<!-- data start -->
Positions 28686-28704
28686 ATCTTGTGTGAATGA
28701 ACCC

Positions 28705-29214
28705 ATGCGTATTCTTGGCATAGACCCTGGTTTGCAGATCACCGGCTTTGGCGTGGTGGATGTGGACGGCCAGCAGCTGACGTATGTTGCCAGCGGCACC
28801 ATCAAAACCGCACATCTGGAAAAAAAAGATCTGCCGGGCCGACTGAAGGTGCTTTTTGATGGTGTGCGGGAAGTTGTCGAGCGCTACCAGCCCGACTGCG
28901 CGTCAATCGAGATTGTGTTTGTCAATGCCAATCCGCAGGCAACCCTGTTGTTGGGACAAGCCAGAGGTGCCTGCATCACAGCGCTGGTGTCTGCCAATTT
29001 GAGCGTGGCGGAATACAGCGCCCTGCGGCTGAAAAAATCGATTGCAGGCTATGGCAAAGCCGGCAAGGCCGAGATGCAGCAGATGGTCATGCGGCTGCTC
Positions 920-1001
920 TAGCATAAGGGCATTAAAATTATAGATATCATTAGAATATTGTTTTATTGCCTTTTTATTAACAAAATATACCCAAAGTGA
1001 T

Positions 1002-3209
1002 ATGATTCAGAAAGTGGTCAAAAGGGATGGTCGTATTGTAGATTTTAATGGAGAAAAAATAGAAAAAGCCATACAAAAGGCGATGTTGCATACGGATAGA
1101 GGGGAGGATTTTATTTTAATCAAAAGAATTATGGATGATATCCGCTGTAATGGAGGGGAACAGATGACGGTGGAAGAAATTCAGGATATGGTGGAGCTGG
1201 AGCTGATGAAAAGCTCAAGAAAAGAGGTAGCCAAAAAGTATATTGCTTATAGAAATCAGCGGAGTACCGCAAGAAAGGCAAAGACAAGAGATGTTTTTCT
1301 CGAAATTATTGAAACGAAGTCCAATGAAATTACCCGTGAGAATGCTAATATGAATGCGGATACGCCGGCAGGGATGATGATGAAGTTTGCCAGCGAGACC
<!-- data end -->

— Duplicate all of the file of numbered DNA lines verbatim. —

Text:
Positions 28686-28704
28686 ATCTTGTGTGAATGA
28701 ACCC

Positions 28705-29214
28705 ATGCGTATTCTTGGCATAGACCCTGGTTTGCAGATCACCGGCTTTGGCGTGGTGGATGTGGACGGCCAGCAGCTGACGTATGTTGCCAGCGGCACC
28801 ATCAAAACCGCACATCTGGAAAAAAAAGATCTGCCGGGCCGACTGAAGGTGCTTTTTGATGGTGTGCGGGAAGTTGTCGAGCGCTACCAGCCCGACTGCG
28901 CGTCAATCGAGATTGTGTTTGTCAATGCCAATCCGCAGGCAACCCTGTTGTTGGGACAAGCCAGAGGTGCCTGCATCACAGCGCTGGTGTCTGCCAATTT
29001 GAGCGTGGCGGAATACAGCGCCCTGCGGCTGAAAAAATCGATTGCAGGCTATGGCAAAGCCGGCAAGGCCGAGATGCAGCAGATGGTCATGCGGCTGCTC
Positions 920-1001
920 TAGCATAAGGGCATTAAAATTATAGATATCATTAGAATATTGTTTTATTGCCTTTTTATTAACAAAATATACCCAAAGTGA
1001 T

Positions 1002-3209
1002 ATGATTCAGAAAGTGGTCAAAAGGGATGGTCGTATTGTAGATTTTAATGGAGAAAAAATAGAAAAAGCCATACAAAAGGCGATGTTGCATACGGATAGA
1101 GGGGAGGATTTTATTTTAATCAAAAGAATTATGGATGATATCCGCTGTAATGGAGGGGAACAGATGACGGTGGAAGAAATTCAGGATATGGTGGAGCTGG
1201 AGCTGATGAAAAGCTCAAGAAAAGAGGTAGCCAAAAAGTATATTGCTTATAGAAATCAGCGGAGTACCGCAAGAAAGGCAAAGACAAGAGATGTTTTTCT
1301 CGAAATTATTGAAACGAAGTCCAATGAAATTACCCGTGAGAATGCTAATATGAATGCGGATACGCCGGCAGGGATGATGATGAAGTTTGCCAGCGAGACC